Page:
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09th Sep 2022

British national anthem set to change after Queen’s death

Steve Hopkins

‘God Save the King’ is actually the anthem’s original title

The lyrics to the national anthem will change following the death of Queen Elizabeth II on Thursday afternoon.

‘God Save the Queen,’ will change to ‘God Save the King,’ as the Queen’s oldest son, Prince Charles, takes the throne, Insider reports.

The lyrics will remain the same, but ‘queen’ will be replaced with ‘king’ and ‘she’ and ‘her’ will be replaced to ‘he’ and ‘him’.

The Queen died on Thursday afternoon at Balmoral. She was 96 and had been the world’s oldest reigning monarch, with a generation-spanning 70 years in power.

In a statement, Buckingham Palace said: “The King and The Queen Consort will remain at Balmoral this evening and will return to London tomorrow.”

In a separate statement, King Charles III — as he will now be known — called it “a moment of the greatest sadness for me and all members of my family.”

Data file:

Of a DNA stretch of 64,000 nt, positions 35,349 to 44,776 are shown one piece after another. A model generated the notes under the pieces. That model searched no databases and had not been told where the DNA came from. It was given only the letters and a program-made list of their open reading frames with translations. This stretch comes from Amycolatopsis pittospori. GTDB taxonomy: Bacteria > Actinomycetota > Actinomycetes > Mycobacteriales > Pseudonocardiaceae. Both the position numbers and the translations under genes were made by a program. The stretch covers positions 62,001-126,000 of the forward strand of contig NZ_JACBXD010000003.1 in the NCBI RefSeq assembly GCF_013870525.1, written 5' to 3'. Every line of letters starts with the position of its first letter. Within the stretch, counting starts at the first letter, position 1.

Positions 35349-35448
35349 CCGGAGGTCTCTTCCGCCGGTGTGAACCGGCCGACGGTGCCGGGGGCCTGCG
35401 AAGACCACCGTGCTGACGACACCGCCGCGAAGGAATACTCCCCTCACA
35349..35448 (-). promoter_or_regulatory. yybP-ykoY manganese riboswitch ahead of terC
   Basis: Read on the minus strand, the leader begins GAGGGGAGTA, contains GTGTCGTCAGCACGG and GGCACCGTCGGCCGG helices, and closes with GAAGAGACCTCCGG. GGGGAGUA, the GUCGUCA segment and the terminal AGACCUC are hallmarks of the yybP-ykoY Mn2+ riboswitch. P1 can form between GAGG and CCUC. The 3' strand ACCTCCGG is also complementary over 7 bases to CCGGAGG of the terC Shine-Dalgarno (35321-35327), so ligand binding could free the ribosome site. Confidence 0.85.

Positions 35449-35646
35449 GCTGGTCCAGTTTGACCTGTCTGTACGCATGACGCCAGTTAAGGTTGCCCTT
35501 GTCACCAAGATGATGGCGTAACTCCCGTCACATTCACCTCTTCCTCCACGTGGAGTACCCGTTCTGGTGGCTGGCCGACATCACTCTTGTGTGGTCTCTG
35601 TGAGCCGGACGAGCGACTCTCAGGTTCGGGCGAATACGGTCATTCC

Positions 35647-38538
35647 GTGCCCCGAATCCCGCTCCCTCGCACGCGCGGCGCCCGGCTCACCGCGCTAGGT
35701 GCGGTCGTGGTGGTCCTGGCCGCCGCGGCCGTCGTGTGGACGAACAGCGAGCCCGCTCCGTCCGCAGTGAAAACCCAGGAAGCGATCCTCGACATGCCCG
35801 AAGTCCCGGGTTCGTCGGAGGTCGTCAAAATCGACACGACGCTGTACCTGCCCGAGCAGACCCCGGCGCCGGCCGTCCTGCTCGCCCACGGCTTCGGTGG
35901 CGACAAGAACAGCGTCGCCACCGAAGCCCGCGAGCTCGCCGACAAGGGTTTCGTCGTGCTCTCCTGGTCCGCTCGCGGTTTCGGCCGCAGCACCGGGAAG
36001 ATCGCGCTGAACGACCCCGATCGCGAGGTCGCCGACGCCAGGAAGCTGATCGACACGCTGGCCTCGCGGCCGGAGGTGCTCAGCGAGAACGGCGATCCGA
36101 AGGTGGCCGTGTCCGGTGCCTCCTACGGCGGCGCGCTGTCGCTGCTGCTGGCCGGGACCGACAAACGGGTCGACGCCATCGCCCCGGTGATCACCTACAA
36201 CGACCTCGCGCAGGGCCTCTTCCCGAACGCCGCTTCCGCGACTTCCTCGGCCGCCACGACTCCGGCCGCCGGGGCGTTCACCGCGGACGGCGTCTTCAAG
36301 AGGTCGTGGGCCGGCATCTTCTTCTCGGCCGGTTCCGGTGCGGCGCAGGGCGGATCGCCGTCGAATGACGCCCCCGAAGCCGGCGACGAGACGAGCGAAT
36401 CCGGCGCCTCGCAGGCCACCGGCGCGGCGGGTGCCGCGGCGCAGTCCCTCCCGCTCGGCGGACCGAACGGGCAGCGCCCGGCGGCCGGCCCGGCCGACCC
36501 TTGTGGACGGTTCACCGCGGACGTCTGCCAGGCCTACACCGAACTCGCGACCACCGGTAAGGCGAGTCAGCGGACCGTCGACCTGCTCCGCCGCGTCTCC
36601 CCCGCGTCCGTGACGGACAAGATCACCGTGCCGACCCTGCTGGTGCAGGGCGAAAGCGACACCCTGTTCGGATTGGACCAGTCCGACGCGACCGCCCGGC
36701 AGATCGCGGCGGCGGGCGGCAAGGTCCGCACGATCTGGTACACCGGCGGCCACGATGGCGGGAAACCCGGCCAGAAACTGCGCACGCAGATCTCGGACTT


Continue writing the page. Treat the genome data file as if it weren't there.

“We mourn profoundly the passing of a cherished Sovereign and a much-loved Mother. I know her loss will be deeply felt throughout the country, the Realms and the Commonwealth, and by the countless people around the world,” the statement read.

“During this period of mourning and change, my family and I will be comforted and sustained by our knowledge of the respect and deep affection in which The Queen was so widely held.”

‘God Save the King’ is actually the anthem’s original title, Insider noted. It was written in 1745 and became known as the UK’s national anthem at the beginning of the 19th Century, according to the official Royal Family website.

The Queen took the throne in 1952, when the lyrics were “God Save the King,” in honour of King George VI.

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